David Stannard

David Stannard mug

David Stannard has just died.

David was one of my first ceramics teachers at The University of Oregon in 1972 and when I got an MFA in 1980 he was on my graduate committee.

David was a potter’s potter: he went deep into materials science, deep into process, and deep into philosophy. So deep in fact that many of us were intimidated by him; at times he seemed to speak in tongues or he’d get right to the technical point leaving out the introduction that some of us needed. Later when I became less intimidated I thought it was an affectation. Later still as I learned more about myself and broadened my experience with different types of people I not only got David, I admired him.

When he visited me here in Connecticut a few years ago we talked about the fact that both of us had suffered with learning disabilities although when I had worked with him I had very little knowledge of my own learning problems and he had already made a successful life for himself as a popular university professor. Still, we both felt that we had this experience in common and there was a real connection that I had not experienced with him back in Oregon. In retrospect I have a feeling that one of the reasons I fit in so well in that ceramics department was that all of us were “learning to a different drummer.”

During that visit David gave me the mug pictured here which he made in Alaska out of local clays and local glaze materials that he’d mined and concocted himself. That’s what David did there: started a pottery for a small village so they could make and sell ceramics. The mug itself isn’t particularly remarkable without the back story of it’s materials, its making, and David’s lifelong research, and that knowledge makes the mug remarkable. I’m going to start using this mug again to keep David floating around in my consciousness.

* * * * * * * * * * * * * * *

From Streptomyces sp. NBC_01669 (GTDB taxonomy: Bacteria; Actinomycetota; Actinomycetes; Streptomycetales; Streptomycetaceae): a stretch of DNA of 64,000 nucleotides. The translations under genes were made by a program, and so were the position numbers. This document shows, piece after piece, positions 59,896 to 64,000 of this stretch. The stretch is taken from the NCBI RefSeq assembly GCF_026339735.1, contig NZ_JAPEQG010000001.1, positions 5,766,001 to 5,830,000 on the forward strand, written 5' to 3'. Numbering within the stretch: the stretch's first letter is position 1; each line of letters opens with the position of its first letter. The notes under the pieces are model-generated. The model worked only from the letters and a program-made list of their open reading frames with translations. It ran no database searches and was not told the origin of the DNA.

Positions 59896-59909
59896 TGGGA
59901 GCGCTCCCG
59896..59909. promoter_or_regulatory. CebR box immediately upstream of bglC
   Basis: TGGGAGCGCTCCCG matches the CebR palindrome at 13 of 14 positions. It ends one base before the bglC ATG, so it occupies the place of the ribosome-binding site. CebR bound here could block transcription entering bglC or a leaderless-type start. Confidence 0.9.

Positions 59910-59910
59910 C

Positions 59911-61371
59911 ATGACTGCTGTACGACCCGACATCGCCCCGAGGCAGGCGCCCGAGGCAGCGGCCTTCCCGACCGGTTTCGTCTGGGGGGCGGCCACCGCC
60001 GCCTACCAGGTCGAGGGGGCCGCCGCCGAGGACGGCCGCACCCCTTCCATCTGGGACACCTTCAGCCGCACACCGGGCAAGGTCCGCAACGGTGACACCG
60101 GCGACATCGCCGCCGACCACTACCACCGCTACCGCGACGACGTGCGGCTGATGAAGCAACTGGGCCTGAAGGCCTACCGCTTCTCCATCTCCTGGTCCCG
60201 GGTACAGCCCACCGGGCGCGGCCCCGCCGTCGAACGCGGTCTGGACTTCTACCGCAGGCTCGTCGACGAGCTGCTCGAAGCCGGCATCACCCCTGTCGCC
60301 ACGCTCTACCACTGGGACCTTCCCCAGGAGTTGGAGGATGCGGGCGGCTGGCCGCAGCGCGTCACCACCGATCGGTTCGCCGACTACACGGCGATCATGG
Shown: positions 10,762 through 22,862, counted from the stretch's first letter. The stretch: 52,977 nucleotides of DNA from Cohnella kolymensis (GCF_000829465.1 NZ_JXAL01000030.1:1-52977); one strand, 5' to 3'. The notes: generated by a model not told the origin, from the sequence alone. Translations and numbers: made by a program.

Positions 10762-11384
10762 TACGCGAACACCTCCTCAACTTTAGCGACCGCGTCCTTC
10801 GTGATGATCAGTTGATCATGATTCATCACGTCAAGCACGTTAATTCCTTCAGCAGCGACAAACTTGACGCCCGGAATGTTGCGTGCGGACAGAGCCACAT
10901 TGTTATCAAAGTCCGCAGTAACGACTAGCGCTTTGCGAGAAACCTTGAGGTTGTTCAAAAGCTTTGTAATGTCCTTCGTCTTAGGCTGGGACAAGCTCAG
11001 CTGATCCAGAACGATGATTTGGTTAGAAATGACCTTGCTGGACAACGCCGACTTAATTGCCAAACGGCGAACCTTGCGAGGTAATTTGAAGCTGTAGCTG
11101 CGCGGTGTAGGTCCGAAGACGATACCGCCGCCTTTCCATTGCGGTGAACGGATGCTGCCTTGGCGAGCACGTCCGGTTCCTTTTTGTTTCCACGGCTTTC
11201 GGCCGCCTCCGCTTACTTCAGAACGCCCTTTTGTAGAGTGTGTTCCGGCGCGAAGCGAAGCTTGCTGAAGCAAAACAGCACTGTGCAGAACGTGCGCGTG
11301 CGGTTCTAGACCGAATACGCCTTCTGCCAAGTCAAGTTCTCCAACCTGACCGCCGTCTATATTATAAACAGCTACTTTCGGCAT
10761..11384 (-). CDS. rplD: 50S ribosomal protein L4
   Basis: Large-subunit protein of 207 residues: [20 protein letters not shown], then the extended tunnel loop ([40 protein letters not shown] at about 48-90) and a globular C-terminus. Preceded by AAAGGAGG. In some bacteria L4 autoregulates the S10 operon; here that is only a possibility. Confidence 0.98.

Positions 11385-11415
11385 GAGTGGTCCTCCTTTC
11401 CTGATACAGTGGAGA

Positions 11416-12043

david_stannard

Reflections From Owl’s Eye-2
© 1994 David Stannard

Twenty years ago I went with my wife and two pre-school boys to live in a village on the Bering Sea. Seen from this distant time and place, it was like coming home — no schedules, no stop lights, no TV, no 2nd hand experience, no arbitrary intrusions at all. Plenty of direct experience and rhythm, though! We slept, we woke, we ate, we worked. Night followed day, and day the night. Wind came every few days, died off, then returned bringing rain, sun, drizzle, or snow — on zephyr or driving storm. Neighbor kids and ours gusted in and out like leaves on the wind, mutely settling into a quiet corner of the one room, suddenly starting up and swirling out the door to fling noisily about the village according to some dance between inner pulse and outer force. Like a school of fish in a watery world each went his own way, though grouped by common purpose and locale. Each moved in that singular world of vision-in-action called intuition.

Who was in charge of their education, then? Ah, we all know! It was as it still is with all humans. Each child develops from the beginning in accordance with a unique inner tempo and scheme. Education is each one’s own developing humanness — one’s Vision-in-action. (Humans live in an actual world filtered through their imagining). This is the nature of being human. People, places, and events provide nurture — more or less. This nurturing (good or bad) is what we call teaching. That we can apply to others, but education comes only through one’s self. ‘Educating others’ is a careless delusion that undermines the mental health of anyone who accepts the notion.